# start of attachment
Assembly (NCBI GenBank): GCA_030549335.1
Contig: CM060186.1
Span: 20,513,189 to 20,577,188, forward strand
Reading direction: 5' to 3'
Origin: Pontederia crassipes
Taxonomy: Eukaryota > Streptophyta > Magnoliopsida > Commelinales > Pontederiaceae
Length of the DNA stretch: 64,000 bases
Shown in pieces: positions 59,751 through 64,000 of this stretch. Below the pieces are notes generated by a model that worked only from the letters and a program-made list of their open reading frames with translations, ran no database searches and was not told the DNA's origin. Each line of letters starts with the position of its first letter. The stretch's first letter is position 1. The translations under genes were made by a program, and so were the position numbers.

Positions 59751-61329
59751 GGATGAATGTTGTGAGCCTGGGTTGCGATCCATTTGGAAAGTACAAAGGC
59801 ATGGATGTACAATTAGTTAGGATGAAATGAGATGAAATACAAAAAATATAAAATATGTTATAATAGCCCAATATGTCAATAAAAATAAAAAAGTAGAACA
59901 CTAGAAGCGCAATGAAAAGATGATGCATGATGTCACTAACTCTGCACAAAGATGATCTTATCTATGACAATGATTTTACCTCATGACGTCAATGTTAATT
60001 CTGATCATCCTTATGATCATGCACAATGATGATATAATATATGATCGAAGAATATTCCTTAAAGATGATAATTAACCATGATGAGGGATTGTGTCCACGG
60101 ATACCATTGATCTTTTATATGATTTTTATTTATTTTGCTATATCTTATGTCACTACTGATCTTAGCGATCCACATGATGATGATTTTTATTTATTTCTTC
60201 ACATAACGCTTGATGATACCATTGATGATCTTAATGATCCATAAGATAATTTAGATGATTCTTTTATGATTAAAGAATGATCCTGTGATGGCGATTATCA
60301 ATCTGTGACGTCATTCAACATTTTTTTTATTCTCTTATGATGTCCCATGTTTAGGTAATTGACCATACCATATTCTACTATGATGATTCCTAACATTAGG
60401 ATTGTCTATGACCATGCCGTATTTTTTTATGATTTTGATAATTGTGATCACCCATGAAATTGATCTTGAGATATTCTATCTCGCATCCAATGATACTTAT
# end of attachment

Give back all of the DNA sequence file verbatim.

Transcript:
Assembly (NCBI GenBank): GCA_030549335.1
Contig: CM060186.1
Span: 20,513,189 to 20,577,188, forward strand
Reading direction: 5' to 3'
Origin: Pontederia crassipes
Taxonomy: Eukaryota > Streptophyta > Magnoliopsida > Commelinales > Pontederiaceae
Length of the DNA stretch: 64,000 bases
Shown in pieces: positions 59,751 through 64,000 of this stretch. Below the pieces are notes generated by a model that worked only from the letters and a program-made list of their open reading frames with translations, ran no database searches and was not told the DNA's origin. Each line of letters starts with the position of its first letter. The stretch's first letter is position 1. The translations under genes were made by a program, and so were the position numbers.

Positions 59751-61329
59751 GGATGAATGTTGTGAGCCTGGGTTGCGATCCATTTGGAAAGTACAAAGGC
59801 ATGGATGTACAATTAGTTAGGATGAAATGAGATGAAATACAAAAAATATAAAATATGTTATAATAGCCCAATATGTCAATAAAAATAAAAAAGTAGAACA
59901 CTAGAAGCGCAATGAAAAGATGATGCATGATGTCACTAACTCTGCACAAAGATGATCTTATCTATGACAATGATTTTACCTCATGACGTCAATGTTAATT
60001 CTGATCATCCTTATGATCATGCACAATGATGATATAATATATGATCGAAGAATATTCCTTAAAGATGATAATTAACCATGATGAGGGATTGTGTCCACGG
60101 ATACCATTGATCTTTTATATGATTTTTATTTATTTTGCTATATCTTATGTCACTACTGATCTTAGCGATCCACATGATGATGATTTTTATTTATTTCTTC
60201 ACATAACGCTTGATGATACCATTGATGATCTTAATGATCCATAAGATAATTTAGATGATTCTTTTATGATTAAAGAATGATCCTGTGATGGCGATTATCA
60301 ATCTGTGACGTCATTCAACATTTTTTTTATTCTCTTATGATGTCCCATGTTTAGGTAATTGACCATACCATATTCTACTATGATGATTCCTAACATTAGG
60401 ATTGTCTATGACCATGCCGTATTTTTTTATGATTTTGATAATTGTGATCACCCATGAAATTGATCTTGAGATATTCTATCTCGCATCCAATGATACTTAT